No Spark Innovations’ F-100 Powerstroke Diesel Swap
Losing a beloved vehicle in a wreck is never an easy thing to process. As long as there are no major injuries to worry about, the next step is to determine if anything is left to salvage from the wrecked vehicle. Most of us have been in this situation before, but only a slim percentage have been able to bounce back from it like Craig Grisolia of Stillman Valley, Illinois.
Craig had to deal with this exact scenario a few years back after his ’97 Ford F-250 was totaled in a crash. While there wasn’t much he wished to save in the way of body panels, wheels, tires, or anything like that, there was one piece that he was dead set on extracting to hopefully reuse sometime in the future.
“The only piece I wanted to pull from that truck was the 7.3L Powerstroke,” Craig says. “Luckily, I was able to save that diesel engine. Once I got it out, it was stored in my garage for a while until I finally found another use for it.”
Now, with Craig being a seasoned heavy-equipment mechanic as well as the owner of No Spark Innovations (NSI), a diesel-oriented service shop, it was only a matter of time before he was able to put his engine back to good use. With a great deal of experience under his belt, Craig began to think of a pickup project that would be interesting enough to build around the Powerstroke.
“I was starting to notice an overwhelming demand for older Ford pickups powered by legendary ’90s-era Ford diesel motors,” he states. “I wanted to test those waters, and I had the perfect ’64 F-100 to utilize for a swap.”
Before anything else was put in motion for the project, Craig began building up the Powerstroke with a fully balanced rotating assembly from Hypermax Engineering, as well as performing some head modifications. He also would have to design a new fuel system and configure new engine- and transmission-mount ideas along with developing a new product.
“During the build, I developed my first custom wiring harness, which will allow other users to swap a 7.3 into any vehicle they desire,” he says with pride. “It wasn’t too difficult to do, but it was nerve-racking getting it to run. Once the engine fired up, you can only imagine how stoked I was.”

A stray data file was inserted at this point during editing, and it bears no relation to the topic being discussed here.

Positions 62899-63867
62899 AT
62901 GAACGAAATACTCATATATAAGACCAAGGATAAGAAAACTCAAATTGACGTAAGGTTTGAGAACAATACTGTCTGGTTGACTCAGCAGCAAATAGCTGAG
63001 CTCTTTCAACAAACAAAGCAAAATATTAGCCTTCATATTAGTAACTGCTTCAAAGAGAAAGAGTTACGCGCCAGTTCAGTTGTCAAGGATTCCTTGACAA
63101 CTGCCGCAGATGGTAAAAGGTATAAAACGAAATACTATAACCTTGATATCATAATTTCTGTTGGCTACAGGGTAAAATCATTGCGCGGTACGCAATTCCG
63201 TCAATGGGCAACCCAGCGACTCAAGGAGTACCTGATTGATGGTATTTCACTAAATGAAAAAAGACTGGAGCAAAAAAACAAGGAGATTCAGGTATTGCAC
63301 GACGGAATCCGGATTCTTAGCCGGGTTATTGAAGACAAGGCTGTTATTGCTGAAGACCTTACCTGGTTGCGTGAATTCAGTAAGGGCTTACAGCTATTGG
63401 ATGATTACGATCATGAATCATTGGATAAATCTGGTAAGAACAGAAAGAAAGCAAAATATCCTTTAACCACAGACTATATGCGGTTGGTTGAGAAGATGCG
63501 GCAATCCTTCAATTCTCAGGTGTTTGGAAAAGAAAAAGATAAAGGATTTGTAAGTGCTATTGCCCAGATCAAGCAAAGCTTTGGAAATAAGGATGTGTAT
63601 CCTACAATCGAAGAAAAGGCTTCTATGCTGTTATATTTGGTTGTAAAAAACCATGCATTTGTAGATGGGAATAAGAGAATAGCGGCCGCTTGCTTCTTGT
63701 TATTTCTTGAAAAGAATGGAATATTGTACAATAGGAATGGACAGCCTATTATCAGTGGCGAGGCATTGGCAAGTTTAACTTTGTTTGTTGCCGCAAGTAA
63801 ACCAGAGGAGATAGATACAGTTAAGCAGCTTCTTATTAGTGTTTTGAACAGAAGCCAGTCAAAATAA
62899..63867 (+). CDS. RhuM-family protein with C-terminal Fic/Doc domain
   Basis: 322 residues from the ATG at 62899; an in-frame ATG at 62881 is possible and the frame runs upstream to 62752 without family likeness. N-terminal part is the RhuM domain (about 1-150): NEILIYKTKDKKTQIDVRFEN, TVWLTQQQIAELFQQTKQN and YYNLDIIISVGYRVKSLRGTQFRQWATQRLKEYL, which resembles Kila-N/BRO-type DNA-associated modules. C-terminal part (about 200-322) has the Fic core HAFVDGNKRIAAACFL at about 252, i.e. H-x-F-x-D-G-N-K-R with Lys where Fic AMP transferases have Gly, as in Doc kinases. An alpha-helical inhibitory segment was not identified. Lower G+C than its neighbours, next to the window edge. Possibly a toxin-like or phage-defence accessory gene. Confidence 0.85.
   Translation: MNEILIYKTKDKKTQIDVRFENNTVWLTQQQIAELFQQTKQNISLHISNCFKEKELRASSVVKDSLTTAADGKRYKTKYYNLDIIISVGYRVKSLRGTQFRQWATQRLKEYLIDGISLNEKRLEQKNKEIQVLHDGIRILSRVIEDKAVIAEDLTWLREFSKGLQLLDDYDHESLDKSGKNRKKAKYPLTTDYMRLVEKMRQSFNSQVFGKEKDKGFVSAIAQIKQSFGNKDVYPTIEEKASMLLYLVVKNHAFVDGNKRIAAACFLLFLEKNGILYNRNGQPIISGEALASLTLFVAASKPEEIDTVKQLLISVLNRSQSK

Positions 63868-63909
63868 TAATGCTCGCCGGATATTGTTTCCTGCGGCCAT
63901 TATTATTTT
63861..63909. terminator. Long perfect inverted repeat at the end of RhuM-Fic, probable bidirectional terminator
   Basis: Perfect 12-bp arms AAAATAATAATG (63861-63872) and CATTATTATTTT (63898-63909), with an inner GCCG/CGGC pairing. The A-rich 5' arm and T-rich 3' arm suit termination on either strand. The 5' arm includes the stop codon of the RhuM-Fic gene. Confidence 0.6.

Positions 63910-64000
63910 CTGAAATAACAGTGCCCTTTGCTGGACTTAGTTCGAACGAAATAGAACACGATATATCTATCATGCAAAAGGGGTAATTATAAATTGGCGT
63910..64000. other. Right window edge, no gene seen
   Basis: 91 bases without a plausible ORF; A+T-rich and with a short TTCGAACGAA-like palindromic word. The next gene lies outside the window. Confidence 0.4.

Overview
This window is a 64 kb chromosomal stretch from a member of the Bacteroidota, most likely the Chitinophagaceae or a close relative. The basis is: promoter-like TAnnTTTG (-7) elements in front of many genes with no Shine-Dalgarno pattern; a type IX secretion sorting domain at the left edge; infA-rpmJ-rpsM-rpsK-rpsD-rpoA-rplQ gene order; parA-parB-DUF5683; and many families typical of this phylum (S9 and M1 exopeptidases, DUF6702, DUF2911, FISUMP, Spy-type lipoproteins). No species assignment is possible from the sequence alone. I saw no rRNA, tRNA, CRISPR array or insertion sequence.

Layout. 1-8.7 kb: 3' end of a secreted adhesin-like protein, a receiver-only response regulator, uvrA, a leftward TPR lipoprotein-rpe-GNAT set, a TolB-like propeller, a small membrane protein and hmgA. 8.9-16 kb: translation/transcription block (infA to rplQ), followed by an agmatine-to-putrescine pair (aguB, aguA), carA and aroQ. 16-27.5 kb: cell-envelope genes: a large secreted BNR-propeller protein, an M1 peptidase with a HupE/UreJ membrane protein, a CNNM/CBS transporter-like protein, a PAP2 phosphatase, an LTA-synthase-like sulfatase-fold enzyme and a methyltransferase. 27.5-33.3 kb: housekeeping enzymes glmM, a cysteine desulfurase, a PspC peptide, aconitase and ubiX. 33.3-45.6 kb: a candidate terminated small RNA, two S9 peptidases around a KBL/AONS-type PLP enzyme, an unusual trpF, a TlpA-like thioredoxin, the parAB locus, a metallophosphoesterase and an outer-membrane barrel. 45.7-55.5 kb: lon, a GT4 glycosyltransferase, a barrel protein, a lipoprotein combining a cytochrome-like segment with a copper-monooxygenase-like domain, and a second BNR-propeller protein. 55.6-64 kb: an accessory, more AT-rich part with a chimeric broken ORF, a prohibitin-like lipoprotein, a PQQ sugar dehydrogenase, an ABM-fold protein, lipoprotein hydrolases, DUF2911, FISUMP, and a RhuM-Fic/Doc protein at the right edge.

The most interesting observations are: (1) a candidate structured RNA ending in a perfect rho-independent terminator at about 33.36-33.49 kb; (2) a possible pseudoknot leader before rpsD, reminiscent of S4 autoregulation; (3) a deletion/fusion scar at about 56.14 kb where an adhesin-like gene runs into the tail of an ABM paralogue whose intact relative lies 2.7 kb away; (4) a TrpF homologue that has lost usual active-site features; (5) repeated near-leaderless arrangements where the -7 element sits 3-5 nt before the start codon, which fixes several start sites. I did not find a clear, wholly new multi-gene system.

With the Powerstroke swap well taken care of, Craig moved on to address the F-100’s upcoming chassis overhaul. The truck’s factory frame would not be utilized in the process. Instead, a 2000 Crown Vic full chassis was selected to help promote much better handling and ride quality. Since the F-100 was equipped with a longbed, the new frame had to be stretched 14 inches to accommodate it. Factory Ford springs were used up front, and a set of KYB coilovers were positioned in the rear.
“I do like how the setup sits and operates so far, and the 7.3 fit surprisingly well inside the Crown Vic chassis,” Craig adds. “The trans crossmember even accepted the mounting pattern of the ZF5 transmission we harvested from an ’88 Ford F-250. The rear suspension does need to be dialed in, though. I’m already planning to add a Hutch’s Welding 4-link to reduce some wheel hop issues the truck experienced at the track.”
MAKING IT ROAD WORTHY
To handle the truck’s contact with the road, Craig scored a set of pretty cool 18-inch XXR wheels on Facebook Marketplace of all places, and wrapped them in high-performance Nitto NT555 rubber. A combination of factory Crown Vic brakes, slotted rotors, and a reverse-mount Wilwood triple master cylinder setup provide the F-100 with supreme-level stopping power that will prove valuable on the road and at the track.
A slight issue soon surfaced when Craig began the process of putting the F-100 body onto the Crown Vic chassis.
“Mounting the 7.3 to the frame was surprisingly easy, but dropping the body onto the chassis with the engine mounted was difficult and time consuming,” Craig shares. “But it was nothing that couldn’t be done with some determination and patience.”
While he wasn’t overly concerned about anything much more than correct fitment, the Ford shell was largely left alone. The bed did have to be customized in order mate with the chassis, but Craig had already anticipated that part. An Outcast Autoworks rear roll pan was then added to the F-100’s façade, as was a custom orange patina finish by Joe Filek at Captain America Designs, which suits the truck perfectly.
Inside the cab, Craig looked to follow the same approach as the exterior with some very mild yet noticeable upgrades. The factory F-100 seat frame was reconditioned and expertly rewrapped in black vinyl upholstery by Riggs Bros Auto Tops and Interiors in St. Charles, Illinois. Next, an Edge CTS2 monitor was stealthily positioned underneath the factory speaker grille—it easily flips up when it’s time to drive. This allows Craig to monitor all the vital diesel engine data while still retaining the factory gauges, which still all properly function. To further promote optimum performance as well as continuing to hide key components in plain sight, a Hydra Chip has been tucked away inside of the ashtray.
MODEL FOR OTHERS
While a project like this isn’t outside of Craig’s wheelhouse, this particular Ford truck was a great learning experience and springboard into developing an important element for F-100 builders also looking to incorporate a 7.3L Powerstroke to their build.
“I believe the truck is one-of-a-kind, and I hope it helps others who want to build a diesel powered hot rod truck that handles like a modern car—that combo is hard to find, but it can be done,” Craig states.